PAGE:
As I was researching for ways to explain the concept of gratitude and how it fits my felt experience of the practice of yoga and the art of living peacefully in this world I came across this little research paper Giving thanks can make you happier published by Harvard Medical School through Harvard Health Publishing.
Have a read you’ll find it here in the link: 

Gratitude & appreciation

Is there a difference between gratitude and appreciation? 

In the past I have had conversations with others around both the words of gratitude & appreciation, with ensuing discussions often having different points of view.

We can listen to others about their experiences and interpretations to make up our minds, yet what is it that you feel about your experience of gratitude. I love the words and work of Krishnamurti. “we are the result of all kinds of influences and there is nothing original in us, nothing that we have discovered for ourselves; nothing original, pristine, clear”. What I have gleaned from his discourses is that he asks his listeners/readers to take what is said and have their own experience, what is it that they feel, what is their understanding, their truth. To listen without judgement of another and see how it is for each one who listens, encouraging each person to come to their own understanding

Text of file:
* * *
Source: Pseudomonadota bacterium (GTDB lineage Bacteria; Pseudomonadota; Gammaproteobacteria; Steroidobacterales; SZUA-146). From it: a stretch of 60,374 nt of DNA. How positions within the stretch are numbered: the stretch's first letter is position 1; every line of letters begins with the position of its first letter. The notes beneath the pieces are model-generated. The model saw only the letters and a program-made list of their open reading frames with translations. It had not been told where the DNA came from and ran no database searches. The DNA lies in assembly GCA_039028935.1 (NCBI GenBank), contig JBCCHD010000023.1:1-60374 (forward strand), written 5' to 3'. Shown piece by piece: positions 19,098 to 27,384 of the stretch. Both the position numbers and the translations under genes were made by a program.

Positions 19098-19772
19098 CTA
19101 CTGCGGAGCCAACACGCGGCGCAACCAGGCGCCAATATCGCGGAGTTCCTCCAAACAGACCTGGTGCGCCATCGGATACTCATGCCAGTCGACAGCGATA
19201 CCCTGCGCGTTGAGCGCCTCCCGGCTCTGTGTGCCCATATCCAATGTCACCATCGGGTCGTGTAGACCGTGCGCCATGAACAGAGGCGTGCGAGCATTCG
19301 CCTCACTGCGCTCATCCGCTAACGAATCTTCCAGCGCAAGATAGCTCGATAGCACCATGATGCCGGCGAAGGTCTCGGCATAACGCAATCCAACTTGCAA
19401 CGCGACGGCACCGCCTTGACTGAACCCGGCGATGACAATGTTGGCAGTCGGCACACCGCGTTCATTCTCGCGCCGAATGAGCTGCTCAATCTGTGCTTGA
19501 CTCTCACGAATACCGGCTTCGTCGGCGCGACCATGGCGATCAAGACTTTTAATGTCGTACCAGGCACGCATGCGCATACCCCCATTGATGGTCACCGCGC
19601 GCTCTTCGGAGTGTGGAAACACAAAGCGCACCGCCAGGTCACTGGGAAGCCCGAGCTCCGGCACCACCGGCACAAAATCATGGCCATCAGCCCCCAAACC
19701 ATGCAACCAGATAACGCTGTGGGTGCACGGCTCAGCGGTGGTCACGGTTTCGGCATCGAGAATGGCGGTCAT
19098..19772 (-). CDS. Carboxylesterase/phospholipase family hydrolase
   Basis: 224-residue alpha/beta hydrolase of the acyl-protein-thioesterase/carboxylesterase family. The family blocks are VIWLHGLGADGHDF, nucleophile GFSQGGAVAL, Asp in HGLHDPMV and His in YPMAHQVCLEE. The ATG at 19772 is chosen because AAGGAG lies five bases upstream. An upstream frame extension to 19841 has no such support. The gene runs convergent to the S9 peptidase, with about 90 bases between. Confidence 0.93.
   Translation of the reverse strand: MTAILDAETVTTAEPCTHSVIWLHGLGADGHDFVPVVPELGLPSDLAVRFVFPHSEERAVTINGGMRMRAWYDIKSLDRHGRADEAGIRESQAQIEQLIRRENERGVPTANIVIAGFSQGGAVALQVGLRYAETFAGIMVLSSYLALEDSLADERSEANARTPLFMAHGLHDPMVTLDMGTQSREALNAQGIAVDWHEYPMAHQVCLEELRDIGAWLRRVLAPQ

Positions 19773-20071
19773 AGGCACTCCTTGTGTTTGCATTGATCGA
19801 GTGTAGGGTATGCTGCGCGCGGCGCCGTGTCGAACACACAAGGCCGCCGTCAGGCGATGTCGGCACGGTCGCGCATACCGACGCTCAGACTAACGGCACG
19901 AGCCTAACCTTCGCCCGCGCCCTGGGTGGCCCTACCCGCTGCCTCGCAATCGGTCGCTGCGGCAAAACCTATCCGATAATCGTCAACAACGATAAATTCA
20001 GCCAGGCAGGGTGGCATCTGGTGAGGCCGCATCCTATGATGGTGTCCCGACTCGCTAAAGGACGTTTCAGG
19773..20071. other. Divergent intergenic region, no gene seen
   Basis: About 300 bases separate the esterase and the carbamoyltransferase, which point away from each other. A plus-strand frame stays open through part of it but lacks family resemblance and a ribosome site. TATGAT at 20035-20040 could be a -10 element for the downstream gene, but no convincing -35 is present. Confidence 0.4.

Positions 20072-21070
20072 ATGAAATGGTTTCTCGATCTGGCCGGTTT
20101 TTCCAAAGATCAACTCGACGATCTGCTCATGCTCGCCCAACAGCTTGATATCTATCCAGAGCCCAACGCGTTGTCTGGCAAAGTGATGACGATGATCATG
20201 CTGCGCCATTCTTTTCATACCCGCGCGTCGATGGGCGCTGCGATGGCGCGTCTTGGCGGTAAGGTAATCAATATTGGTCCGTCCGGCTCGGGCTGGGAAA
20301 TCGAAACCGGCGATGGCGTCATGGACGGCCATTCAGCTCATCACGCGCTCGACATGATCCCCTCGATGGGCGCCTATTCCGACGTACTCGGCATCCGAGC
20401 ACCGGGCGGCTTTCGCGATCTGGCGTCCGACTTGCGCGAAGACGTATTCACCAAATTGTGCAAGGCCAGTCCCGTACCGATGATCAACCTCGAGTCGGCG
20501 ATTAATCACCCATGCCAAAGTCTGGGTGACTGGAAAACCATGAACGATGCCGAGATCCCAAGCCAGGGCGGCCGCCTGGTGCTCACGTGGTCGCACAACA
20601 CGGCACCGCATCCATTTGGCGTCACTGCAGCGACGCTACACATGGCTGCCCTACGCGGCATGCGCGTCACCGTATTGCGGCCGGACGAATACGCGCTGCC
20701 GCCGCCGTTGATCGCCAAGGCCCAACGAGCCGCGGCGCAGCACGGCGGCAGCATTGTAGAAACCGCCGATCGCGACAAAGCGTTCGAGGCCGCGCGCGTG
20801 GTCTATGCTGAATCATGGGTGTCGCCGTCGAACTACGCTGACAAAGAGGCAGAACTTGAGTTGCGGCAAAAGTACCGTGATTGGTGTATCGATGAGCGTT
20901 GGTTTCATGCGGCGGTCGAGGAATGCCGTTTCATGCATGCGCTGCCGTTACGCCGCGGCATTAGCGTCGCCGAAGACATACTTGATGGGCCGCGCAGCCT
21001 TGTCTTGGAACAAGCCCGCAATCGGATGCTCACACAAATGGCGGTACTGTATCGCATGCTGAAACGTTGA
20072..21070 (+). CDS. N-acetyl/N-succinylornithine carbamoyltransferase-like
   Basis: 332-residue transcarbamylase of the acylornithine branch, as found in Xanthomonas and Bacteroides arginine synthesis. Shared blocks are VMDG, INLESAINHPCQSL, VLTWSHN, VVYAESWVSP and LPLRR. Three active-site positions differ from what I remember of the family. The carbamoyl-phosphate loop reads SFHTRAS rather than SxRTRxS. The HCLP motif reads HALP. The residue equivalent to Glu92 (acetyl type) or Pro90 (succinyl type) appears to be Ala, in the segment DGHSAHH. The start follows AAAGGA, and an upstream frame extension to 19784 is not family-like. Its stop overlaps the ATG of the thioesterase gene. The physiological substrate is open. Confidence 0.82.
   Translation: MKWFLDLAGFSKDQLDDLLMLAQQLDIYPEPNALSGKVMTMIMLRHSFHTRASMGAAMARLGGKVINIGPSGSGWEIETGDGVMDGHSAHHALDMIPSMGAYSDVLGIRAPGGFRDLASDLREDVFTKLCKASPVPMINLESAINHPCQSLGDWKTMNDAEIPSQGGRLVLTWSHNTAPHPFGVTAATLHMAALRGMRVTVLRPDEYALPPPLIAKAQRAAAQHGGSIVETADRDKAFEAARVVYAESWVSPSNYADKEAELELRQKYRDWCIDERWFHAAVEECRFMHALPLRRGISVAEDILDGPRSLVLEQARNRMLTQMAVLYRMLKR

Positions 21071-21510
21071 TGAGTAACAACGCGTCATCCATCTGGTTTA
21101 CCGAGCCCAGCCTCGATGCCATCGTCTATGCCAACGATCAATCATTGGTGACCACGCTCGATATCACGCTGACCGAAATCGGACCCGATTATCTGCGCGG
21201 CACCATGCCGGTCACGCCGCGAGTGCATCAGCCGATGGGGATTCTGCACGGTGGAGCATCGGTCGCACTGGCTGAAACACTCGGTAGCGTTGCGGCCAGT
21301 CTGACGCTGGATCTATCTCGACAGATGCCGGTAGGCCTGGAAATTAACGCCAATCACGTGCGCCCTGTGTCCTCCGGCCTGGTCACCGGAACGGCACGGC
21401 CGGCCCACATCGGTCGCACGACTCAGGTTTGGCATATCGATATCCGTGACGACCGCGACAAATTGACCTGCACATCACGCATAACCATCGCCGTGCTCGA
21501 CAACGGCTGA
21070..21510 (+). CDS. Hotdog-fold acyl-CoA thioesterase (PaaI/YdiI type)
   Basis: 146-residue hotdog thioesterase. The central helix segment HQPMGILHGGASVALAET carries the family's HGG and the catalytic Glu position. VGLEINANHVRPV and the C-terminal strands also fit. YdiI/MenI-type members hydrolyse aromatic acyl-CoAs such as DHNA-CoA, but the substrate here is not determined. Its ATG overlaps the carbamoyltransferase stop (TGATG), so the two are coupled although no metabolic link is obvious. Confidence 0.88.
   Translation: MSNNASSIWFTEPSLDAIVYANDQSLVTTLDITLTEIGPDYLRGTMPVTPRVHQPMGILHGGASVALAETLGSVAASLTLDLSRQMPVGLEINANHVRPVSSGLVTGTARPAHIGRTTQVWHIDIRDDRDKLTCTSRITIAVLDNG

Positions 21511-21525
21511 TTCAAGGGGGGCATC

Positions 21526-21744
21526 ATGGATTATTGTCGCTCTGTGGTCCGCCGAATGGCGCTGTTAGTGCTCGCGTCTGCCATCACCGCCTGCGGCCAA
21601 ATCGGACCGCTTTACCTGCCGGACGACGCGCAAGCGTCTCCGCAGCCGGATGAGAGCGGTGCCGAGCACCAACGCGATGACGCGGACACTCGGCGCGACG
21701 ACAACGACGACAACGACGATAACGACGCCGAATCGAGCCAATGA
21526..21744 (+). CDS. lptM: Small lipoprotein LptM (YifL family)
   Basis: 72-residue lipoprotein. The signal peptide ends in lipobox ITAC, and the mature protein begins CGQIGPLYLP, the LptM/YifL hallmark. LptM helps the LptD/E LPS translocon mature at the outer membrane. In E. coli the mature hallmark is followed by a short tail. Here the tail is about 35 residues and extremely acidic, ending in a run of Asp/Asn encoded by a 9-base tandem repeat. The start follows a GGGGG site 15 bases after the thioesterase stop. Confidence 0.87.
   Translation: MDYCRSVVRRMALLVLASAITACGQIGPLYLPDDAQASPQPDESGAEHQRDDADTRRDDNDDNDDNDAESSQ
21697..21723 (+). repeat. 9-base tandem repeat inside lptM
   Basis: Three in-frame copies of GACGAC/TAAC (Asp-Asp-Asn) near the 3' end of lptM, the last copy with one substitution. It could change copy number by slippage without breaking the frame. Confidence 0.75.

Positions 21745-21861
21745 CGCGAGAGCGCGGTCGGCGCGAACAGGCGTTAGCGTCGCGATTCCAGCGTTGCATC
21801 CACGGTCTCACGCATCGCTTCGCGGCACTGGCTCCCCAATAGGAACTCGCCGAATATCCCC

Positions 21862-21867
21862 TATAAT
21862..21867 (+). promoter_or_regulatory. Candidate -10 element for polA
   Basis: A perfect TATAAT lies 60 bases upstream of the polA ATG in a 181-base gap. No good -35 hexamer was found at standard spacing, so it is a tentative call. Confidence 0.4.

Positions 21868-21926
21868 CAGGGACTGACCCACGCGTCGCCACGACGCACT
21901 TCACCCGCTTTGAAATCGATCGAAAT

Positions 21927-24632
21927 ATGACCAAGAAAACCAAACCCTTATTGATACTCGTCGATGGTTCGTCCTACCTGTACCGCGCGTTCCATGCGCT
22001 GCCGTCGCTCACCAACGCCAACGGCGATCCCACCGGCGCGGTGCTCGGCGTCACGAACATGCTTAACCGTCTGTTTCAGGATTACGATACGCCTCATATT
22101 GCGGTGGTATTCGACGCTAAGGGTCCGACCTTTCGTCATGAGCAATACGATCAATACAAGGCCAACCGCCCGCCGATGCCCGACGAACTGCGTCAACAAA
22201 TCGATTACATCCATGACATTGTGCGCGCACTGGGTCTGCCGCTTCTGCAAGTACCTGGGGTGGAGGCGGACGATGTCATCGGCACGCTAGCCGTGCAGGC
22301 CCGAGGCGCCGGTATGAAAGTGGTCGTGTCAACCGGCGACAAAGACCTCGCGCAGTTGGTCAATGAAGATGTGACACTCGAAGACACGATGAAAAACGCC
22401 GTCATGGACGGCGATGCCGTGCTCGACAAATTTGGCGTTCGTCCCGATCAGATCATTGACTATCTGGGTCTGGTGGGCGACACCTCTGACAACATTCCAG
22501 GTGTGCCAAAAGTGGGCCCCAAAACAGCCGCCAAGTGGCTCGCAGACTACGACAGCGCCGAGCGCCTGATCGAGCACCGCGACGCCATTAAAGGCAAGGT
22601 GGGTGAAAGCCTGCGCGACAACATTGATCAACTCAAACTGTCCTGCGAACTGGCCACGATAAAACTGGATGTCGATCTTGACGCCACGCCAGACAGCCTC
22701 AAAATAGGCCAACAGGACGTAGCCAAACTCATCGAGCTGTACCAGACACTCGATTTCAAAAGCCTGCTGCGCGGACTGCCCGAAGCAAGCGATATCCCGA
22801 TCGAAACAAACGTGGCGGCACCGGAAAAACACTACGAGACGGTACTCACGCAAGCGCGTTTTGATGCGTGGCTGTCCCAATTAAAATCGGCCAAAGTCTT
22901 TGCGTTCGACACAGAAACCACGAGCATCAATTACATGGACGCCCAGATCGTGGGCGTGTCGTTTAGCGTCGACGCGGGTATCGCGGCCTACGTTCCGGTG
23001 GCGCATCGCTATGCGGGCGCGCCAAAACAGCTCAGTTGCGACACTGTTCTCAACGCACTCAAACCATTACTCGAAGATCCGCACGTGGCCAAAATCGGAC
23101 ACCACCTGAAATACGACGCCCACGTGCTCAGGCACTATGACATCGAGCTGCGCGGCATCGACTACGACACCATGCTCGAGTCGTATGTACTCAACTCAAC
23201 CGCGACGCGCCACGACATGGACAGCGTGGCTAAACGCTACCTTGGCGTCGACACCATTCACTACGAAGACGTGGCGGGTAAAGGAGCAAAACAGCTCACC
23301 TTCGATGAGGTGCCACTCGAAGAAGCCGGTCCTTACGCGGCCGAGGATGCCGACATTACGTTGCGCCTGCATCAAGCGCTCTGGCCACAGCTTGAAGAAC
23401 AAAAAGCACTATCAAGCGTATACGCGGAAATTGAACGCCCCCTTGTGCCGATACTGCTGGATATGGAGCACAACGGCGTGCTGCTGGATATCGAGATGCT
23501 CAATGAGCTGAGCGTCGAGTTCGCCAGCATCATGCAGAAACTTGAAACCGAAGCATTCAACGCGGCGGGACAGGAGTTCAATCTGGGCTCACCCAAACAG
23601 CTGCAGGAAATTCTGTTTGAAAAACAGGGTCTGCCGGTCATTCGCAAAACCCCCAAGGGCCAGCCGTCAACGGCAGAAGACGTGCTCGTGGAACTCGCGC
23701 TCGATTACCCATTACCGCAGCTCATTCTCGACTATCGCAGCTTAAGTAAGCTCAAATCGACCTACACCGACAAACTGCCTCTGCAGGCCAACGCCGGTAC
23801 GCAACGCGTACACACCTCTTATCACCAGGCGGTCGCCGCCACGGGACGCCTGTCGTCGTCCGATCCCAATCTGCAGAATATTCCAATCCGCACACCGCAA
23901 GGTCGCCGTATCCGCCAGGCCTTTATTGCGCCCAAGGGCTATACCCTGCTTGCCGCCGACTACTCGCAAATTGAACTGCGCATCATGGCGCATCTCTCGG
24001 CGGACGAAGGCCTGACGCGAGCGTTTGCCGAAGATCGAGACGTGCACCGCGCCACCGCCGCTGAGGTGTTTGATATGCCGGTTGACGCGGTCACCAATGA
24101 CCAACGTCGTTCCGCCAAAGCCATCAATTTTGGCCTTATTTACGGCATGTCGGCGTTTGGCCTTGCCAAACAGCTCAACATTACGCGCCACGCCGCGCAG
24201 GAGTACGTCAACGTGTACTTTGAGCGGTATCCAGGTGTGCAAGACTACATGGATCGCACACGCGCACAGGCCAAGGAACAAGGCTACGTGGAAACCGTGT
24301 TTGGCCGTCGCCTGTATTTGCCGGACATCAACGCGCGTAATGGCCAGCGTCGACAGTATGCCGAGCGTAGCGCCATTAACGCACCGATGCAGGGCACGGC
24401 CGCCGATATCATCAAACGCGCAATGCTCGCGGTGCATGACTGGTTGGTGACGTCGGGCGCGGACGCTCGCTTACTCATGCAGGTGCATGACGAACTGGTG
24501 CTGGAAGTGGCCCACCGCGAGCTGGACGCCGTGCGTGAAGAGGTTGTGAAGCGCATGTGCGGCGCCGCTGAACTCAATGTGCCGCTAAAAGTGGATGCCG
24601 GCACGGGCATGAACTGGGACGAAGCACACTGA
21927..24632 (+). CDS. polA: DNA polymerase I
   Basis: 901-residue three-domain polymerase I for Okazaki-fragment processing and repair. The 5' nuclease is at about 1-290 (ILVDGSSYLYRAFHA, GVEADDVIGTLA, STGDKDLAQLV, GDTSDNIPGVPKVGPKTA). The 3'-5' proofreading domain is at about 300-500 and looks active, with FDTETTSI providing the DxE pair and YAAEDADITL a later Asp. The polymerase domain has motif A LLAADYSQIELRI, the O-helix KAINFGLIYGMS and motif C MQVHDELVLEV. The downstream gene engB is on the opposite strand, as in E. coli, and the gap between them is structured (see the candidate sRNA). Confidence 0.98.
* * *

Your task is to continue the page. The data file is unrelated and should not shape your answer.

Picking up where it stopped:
As in the introduction the dictionary describes gratitude as “the quality of being thankful; a readiness to show appreciation for and to return kindness.” Appreciation is defined as “the recognition and enjoyment of the good qualities of someone or something.”

When noting the definition of both words they appear to be very similar, yet there seems to be a subtle difference. With gratitude appreciation is found within its definition, yet in the definition of appreciation gratitude was not required. Is then gratitude the feeling and appreciation an opportunity for action? These are my ponderings and I guess what it offers is a chance to explore for our self what gratitude may mean for each of us….